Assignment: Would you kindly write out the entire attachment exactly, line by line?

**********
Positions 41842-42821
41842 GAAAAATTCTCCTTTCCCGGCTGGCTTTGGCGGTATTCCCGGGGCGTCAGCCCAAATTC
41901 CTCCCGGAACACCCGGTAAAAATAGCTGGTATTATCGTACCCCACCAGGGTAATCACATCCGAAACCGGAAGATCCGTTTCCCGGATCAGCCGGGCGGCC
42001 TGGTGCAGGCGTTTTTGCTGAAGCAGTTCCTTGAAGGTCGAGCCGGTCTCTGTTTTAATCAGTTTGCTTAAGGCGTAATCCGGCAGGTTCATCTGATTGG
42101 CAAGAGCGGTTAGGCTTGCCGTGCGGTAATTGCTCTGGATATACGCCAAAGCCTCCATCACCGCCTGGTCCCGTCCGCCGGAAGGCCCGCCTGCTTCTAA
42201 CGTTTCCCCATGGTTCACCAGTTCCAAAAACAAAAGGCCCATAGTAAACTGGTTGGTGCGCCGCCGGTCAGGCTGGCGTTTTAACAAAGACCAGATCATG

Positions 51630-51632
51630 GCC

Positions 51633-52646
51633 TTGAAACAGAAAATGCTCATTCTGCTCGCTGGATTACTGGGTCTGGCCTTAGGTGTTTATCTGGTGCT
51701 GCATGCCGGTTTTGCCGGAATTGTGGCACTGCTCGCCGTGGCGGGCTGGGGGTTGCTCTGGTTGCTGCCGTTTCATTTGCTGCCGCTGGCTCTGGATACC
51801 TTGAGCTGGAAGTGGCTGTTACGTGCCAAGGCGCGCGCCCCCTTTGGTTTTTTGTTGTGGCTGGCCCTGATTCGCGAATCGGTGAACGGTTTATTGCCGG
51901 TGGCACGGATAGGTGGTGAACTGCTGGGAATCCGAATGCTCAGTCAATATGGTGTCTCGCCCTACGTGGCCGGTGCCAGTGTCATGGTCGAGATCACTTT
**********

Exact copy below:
Positions 41842-42821
41842 GAAAAATTCTCCTTTCCCGGCTGGCTTTGGCGGTATTCCCGGGGCGTCAGCCCAAATTC
41901 CTCCCGGAACACCCGGTAAAAATAGCTGGTATTATCGTACCCCACCAGGGTAATCACATCCGAAACCGGAAGATCCGTTTCCCGGATCAGCCGGGCGGCC
42001 TGGTGCAGGCGTTTTTGCTGAAGCAGTTCCTTGAAGGTCGAGCCGGTCTCTGTTTTAATCAGTTTGCTTAAGGCGTAATCCGGCAGGTTCATCTGATTGG
42101 CAAGAGCGGTTAGGCTTGCCGTGCGGTAATTGCTCTGGATATACGCCAAAGCCTCCATCACCGCCTGGTCCCGTCCGCCGGAAGGCCCGCCTGCTTCTAA
42201 CGTTTCCCCATGGTTCACCAGTTCCAAAAACAAAAGGCCCATAGTAAACTGGTTGGTGCGCCGCCGGTCAGGCTGGCGTTTTAACAAAGACCAGATCATG

Positions 51630-51632
51630 GCC

Positions 51633-52646
51633 TTGAAACAGAAAATGCTCATTCTGCTCGCTGGATTACTGGGTCTGGCCTTAGGTGTTTATCTGGTGCT
51701 GCATGCCGGTTTTGCCGGAATTGTGGCACTGCTCGCCGTGGCGGGCTGGGGGTTGCTCTGGTTGCTGCCGTTTCATTTGCTGCCGCTGGCTCTGGATACC
51801 TTGAGCTGGAAGTGGCTGTTACGTGCCAAGGCGCGCGCCCCCTTTGGTTTTTTGTTGTGGCTGGCCCTGATTCGCGAATCGGTGAACGGTTTATTGCCGG
51901 TGGCACGGATAGGTGGTGAACTGCTGGGAATCCGAATGCTCAGTCAATATGGTGTCTCGCCCTACGTGGCCGGTGCCAGTGTCATGGTCGAGATCACTTT